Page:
The Sapphire Radeon Atlantis 9800 Pro looks quite similar to the 9800 and 9800 Pro cards from Connect3D, with one notable exception. Sapphire has specified 256MB of memory, so there are sixteen memory chips, each with individual aluminium heatsinks, rather than the eight chips that we are used to seeing.
Sapphire sells the 9800 Pro Atlantis in two forms. One has 128MB of regular DDR memory while the 256MB version apparently uses DDR II. We weren't in a hurry to wrench off one of the heatsinks to check the coding on the chip, besides we were more interested in the performance of the card than a relatively arcane detail of the specification.
Sapphire is charging a hefty Â£372 inc VAT for the 256MB 9800 Pro, which is some Â£95 more than the Crucial 9800 Pro, and Â£60 more than the Gigabyte 9800 Pro.
Itâ€™s clear from our test results that the extra memory gives little or no benefit over the 128MB versions, which makes it quite likely that the memory is the new DDR II flavour as it currently has high latency and a consequent lower performance.
In the package is a copy of the Sapphire Redline overclocking utility, and after our success with the Sapphire 9600 Pro we were eager to try it out. The software has maximum settings of 486MHz for the core and 837MHz for the memory, but at those settings the card was completely unstable. The card would successfully run benchmarks with a core speed of 450MHz and the memory running at 800MHz but there were loads of unpleasant artefacts. We got a basic 3DMark03 score of 6,326 marks, which is an increase of 11.4% percent compared to the original score of 5,598 marks. That's slightly academic as the display quality was unacceptable but it also shows that the 9800 Pro runs much closer to its limits than the 9600 Pro.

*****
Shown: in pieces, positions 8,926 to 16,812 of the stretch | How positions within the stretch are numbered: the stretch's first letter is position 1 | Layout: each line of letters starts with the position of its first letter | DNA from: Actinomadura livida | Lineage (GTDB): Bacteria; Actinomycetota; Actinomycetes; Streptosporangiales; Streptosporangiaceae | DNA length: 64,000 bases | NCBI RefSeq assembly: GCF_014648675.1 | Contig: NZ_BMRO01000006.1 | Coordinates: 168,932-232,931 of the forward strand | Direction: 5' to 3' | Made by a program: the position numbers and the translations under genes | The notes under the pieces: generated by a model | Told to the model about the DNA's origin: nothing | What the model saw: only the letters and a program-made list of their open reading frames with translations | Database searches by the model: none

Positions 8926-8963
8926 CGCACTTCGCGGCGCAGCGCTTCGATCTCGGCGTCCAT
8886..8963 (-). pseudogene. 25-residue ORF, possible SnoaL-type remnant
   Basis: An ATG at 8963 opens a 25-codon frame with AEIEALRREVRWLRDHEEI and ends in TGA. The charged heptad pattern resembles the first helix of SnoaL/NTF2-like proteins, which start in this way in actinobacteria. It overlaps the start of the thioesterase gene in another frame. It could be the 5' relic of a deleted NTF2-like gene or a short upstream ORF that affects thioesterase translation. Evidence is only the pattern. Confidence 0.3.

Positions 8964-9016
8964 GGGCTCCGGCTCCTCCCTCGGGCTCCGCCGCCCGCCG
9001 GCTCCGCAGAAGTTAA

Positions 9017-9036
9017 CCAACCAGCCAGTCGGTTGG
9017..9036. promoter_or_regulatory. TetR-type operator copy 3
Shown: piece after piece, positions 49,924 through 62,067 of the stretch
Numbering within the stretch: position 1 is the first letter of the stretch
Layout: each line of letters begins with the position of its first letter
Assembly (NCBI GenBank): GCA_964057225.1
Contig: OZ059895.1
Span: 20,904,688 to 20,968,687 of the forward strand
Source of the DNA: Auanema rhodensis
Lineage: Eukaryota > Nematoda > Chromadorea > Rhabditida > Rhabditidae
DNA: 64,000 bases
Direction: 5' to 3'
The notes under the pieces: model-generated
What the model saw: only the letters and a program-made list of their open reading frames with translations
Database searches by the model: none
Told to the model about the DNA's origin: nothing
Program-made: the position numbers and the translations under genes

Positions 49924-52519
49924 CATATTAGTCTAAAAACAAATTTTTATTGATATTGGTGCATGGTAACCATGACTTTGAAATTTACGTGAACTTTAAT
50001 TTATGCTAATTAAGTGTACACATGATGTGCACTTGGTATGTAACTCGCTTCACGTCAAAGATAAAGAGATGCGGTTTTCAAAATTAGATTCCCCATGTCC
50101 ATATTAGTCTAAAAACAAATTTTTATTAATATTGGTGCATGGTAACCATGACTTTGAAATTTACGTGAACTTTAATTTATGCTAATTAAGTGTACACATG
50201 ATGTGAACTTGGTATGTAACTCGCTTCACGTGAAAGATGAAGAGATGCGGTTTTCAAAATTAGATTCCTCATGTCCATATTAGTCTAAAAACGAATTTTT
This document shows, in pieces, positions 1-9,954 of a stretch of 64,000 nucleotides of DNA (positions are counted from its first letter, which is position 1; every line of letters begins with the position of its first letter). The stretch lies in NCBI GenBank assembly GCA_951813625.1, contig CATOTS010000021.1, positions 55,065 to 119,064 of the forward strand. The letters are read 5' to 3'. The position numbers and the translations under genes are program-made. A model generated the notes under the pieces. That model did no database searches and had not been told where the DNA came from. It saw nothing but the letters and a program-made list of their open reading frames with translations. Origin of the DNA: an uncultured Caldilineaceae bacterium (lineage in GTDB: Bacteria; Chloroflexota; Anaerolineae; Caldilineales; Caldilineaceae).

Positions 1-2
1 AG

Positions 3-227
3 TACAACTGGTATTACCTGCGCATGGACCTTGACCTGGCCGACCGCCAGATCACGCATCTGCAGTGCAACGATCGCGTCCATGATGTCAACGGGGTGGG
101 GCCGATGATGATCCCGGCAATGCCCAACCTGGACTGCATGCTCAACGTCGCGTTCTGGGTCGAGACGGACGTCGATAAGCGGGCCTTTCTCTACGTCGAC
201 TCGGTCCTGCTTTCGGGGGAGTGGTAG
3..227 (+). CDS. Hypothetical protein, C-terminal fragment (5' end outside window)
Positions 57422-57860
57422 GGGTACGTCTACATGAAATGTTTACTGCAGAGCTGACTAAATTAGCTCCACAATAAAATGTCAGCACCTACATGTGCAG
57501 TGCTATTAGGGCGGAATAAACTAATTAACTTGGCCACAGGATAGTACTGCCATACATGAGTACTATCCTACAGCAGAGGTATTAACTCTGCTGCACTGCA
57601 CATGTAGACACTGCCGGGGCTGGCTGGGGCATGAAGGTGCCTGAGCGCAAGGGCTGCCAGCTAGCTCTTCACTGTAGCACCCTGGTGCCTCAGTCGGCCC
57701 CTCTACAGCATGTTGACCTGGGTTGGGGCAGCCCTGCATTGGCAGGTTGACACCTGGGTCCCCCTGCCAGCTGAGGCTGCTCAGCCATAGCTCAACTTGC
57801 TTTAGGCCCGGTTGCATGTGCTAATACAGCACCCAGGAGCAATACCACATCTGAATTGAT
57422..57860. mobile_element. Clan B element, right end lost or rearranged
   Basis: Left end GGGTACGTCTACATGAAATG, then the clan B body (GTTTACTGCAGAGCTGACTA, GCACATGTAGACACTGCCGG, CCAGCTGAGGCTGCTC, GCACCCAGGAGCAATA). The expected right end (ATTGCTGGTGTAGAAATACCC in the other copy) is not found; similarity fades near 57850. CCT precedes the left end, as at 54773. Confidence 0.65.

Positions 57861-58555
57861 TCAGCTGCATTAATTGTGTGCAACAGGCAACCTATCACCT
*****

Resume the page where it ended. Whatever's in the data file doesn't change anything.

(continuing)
You get a reasonable amount for your money in the Sapphire package. In addition to the usual S-Video to coaxial adapter, DVI to VGA adapter, coaxial and S-Video extension cables there's the best software package that we've seen in the group so far.
There's Power DVD XP 4.0, PowerDirector 2.55 VE, Return to Castle Wolfenstein and Soldier of Fortune Double Helix II. Those are games that we'd happily play, but you have to remember that this Sapphire has the dubious honour of being the most expensive graphics card in this group by a narrow margin.
While there is no denying that this is one of the fastest graphics cards that we've ever seen, the extra memory seems to offer no tangible benefit at all, and it is incredibly expensive.
Considering that the extra memory appears to add no performance gain whatsoever itâ€™s difficult to recommend this card over any of the cheaper 128MB Radeon 9800 Pro boards.